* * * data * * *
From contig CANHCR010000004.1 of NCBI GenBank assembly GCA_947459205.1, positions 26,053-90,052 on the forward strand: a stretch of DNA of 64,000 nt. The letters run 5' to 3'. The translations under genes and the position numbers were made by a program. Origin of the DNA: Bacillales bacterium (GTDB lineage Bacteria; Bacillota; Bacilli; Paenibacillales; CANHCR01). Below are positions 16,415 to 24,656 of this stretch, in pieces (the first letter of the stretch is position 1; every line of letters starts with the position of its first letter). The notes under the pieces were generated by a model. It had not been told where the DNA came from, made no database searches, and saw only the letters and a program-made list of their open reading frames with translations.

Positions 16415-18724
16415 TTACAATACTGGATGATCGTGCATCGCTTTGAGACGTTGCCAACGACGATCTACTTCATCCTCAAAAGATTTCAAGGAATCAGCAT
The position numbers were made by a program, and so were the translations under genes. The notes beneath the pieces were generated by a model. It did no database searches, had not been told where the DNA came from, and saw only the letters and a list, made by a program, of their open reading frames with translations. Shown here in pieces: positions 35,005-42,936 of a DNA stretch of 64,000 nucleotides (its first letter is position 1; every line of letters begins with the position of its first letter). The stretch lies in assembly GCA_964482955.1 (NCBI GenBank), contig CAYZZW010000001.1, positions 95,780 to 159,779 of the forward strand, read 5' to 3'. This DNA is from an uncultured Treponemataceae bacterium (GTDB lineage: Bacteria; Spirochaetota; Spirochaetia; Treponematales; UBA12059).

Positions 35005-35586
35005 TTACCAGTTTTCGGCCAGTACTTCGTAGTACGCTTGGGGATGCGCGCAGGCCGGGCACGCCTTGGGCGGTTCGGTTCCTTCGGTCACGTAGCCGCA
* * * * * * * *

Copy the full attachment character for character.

From contig CANHCR010000004.1 of NCBI GenBank assembly GCA_947459205.1, positions 26,053-90,052 on the forward strand: a stretch of DNA of 64,000 nt. The letters run 5' to 3'. The translations under genes and the position numbers were made by a program. Origin of the DNA: Bacillales bacterium (GTDB lineage Bacteria; Bacillota; Bacilli; Paenibacillales; CANHCR01). Below are positions 16,415 to 24,656 of this stretch, in pieces (the first letter of the stretch is position 1; every line of letters starts with the position of its first letter). The notes under the pieces were generated by a model. It had not been told where the DNA came from, made no database searches, and saw only the letters and a program-made list of their open reading frames with translations.

Positions 16415-18724
16415 TTACAATACTGGATGATCGTGCATCGCTTTGAGACGTTGCCAACGACGATCTACTTCATCCTCAAAAGATTTCAAGGAATCAGCAT
The position numbers were made by a program, and so were the translations under genes. The notes beneath the pieces were generated by a model. It did no database searches, had not been told where the DNA came from, and saw only the letters and a list, made by a program, of their open reading frames with translations. Shown here in pieces: positions 35,005-42,936 of a DNA stretch of 64,000 nucleotides (its first letter is position 1; every line of letters begins with the position of its first letter). The stretch lies in assembly GCA_964482955.1 (NCBI GenBank), contig CAYZZW010000001.1, positions 95,780 to 159,779 of the forward strand, read 5' to 3'. This DNA is from an uncultured Treponemataceae bacterium (GTDB lineage: Bacteria; Spirochaetota; Spirochaetia; Treponematales; UBA12059).

Positions 35005-35586
35005 TTACCAGTTTTCGGCCAGTACTTCGTAGTACGCTTGGGGATGCGCGCAGGCCGGGCACGCCTTGGGCGGTTCGGTTCCTTCGGTCACGTAGCCGCA